Judging the Man Wearing the Starched Khakis…

Judging the Man Wearing the Starched Khakis…

When I was completing my master’s degree in 1986, I worked part-time for a family business that had offered several services.  Renting Penske moving trucks was part of my job.  And that’s where I met Bob… After a cross-country move from Virginia, Bob turned in his  moving truck one afternoon.  I found Bob to be sort of an amusing kind of fellow.  His khakis were heavily starched, and his penny loafers carefully shined.  As he drove off that afternoon, I just shook my head. He was a bit and proper for me.  My jeans were wrinkled and my boots were dusty.

The next day I was in line to register for  spring semester classes, and guess who walks up right behind me?  It was Bob… He instantly remembered me from the rental truck transaction the previous day.  I intuitively knew that we had nothing in common. I would quickly register for my classes, and get back to work.  But Bob sought me out after both of us completed registration.  He asked me to compare schedules!  It turns out we were to be in 3 classes together, including a counseling theories course…

We chatted further that afternoon. I soon learned that Bob was much my senior!  He was 30 years old!!  (Ancient in my 24-year-old mind.)  I casually asked what brought him all the way out to Abilene, Texas from Virginia.  And that’s when my attitude changed in a heartbeat.  Less than a year before he dropped his truck off at my place of work, his 26-year-old wife had died of cancer.  He told she had been a pharmacist…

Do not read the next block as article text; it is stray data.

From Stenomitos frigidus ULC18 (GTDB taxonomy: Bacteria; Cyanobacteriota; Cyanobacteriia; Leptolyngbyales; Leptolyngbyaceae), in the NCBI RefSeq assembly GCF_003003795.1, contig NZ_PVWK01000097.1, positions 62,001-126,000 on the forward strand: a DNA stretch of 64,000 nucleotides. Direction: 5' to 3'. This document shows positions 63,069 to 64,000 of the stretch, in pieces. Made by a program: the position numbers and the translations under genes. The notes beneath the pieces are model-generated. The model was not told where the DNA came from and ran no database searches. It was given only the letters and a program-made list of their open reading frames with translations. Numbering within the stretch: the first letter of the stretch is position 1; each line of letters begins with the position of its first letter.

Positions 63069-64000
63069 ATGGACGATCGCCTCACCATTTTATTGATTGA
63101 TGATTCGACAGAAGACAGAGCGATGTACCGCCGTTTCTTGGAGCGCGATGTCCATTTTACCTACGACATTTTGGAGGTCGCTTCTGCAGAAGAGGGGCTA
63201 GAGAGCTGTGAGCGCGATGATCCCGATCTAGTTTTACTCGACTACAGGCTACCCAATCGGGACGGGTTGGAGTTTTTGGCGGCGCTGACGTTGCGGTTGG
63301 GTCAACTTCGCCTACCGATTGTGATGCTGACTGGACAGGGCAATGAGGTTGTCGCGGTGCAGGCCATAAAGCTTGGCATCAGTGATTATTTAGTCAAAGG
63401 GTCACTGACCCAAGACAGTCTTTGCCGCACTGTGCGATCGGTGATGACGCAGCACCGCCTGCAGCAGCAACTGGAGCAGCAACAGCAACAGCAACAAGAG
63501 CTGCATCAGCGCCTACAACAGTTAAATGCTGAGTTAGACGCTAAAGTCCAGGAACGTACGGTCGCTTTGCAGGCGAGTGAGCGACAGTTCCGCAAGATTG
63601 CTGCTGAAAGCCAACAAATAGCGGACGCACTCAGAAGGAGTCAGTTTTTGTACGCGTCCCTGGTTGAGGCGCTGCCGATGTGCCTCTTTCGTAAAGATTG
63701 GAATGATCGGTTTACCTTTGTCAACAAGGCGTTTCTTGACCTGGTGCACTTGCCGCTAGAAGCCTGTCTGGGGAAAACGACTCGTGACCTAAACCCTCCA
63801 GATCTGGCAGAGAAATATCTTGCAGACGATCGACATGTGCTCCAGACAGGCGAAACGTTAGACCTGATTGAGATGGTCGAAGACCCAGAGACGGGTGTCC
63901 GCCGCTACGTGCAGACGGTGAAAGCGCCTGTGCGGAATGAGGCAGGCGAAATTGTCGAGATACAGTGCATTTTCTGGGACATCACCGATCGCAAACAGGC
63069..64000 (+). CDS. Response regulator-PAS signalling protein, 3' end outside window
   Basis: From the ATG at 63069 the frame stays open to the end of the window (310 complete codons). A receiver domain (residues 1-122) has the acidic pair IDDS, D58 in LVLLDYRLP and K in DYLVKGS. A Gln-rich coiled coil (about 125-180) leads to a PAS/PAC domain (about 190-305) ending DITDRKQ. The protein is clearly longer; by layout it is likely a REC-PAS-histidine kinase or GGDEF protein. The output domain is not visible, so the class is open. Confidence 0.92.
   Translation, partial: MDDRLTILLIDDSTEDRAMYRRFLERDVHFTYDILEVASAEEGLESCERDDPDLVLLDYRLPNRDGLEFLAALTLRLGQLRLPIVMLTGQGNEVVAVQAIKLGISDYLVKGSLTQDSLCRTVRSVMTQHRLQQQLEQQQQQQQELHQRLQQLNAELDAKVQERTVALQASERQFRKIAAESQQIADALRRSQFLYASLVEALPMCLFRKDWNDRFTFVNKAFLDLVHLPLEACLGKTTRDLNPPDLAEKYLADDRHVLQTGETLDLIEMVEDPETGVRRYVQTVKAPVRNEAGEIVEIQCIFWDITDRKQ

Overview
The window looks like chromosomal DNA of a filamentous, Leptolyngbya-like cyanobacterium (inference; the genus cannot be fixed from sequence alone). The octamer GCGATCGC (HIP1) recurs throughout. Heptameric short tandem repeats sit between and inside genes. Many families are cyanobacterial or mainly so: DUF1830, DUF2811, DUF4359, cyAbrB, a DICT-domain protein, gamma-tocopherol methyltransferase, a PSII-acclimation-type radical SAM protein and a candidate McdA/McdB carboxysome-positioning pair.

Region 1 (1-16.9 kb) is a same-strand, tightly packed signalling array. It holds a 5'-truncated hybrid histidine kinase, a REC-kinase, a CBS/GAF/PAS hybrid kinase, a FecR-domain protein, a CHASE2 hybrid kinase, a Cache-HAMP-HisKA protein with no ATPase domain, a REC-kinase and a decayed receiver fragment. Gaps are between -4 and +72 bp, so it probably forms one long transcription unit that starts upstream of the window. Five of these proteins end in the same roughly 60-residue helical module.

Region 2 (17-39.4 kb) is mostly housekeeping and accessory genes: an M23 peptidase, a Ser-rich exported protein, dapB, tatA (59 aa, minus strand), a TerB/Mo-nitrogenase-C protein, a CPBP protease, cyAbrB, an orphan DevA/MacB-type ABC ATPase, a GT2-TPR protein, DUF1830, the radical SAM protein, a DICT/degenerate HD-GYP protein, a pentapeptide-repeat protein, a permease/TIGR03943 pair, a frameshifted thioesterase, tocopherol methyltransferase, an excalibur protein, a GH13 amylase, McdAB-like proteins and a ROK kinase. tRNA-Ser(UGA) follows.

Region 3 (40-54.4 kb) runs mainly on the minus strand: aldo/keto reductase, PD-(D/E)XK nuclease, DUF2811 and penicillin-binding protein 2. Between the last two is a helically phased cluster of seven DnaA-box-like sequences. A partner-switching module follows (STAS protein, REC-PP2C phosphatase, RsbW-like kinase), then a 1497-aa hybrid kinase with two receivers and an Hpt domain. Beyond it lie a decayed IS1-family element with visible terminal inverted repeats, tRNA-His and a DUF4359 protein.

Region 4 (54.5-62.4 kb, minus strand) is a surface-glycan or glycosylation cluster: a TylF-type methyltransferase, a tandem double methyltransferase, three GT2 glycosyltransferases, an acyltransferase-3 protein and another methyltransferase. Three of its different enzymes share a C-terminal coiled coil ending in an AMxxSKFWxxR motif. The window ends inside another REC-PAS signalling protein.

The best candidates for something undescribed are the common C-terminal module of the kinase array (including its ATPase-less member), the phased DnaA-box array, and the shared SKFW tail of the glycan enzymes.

I didn’t know what to say. I was so naïve.  I don’t think it had even occurred to me that young women die of cancer… I was that clueless.  But, I did decide that day that I was going to be Bob’s friend.  And, we actually became great friends.  I am not sure there are two more different human beings on the face of the planet, but we enjoyed a lot of time together both and out of class.

I didn’t know anything about serving a grieving person.  My little world was still unsettled from my own grief journey.  My father died very unexpectedly when I was 15.  But, that semester I learned from a pro…

Two afternoons a week Bob and I sat in Dr. Faulkner’s theories of counseling course. (Little did I know that I would one day teach that class!)  He was an entertaining and informative teacher.  When class was out at 4:30 in the afternoon, Bob would stop Dr. Faulkner in the hallway right outside the classroom.  And, he proceeded to convey the pain of grief to our beloved professor.  This went on twice a week for 13 weeks.  I would stand a safe distance away to give Bob some respectful privacy.  Bob would then share with me over a hamburger what transpired during their conversation.

I watched a real pro serve a grieving man for 13 weeks. He never acted like he was in a hurry. I never sensed that he resented spending time with Bob at the end of a long teaching day. He gave Bob his complete and undivided attention.  And…he listened.  He listened skillfully, and with a degree of authenticity that is hard to put in words.  I was moved by his compassion. And I made a secret vow to myself that I would one day serve grieving people like Dr. Faulkner.  I have been so fortunate.  God has opened doors for years for me to serve grieving people.  I have even served a few ancient 30-year-old’s like Bob… Don’t ever underestimate the power of example.  You never know who is standing a few yards away observing everything you are saying and doing… Thank you Paul Faulkner.  You remain a hero in my eyes.

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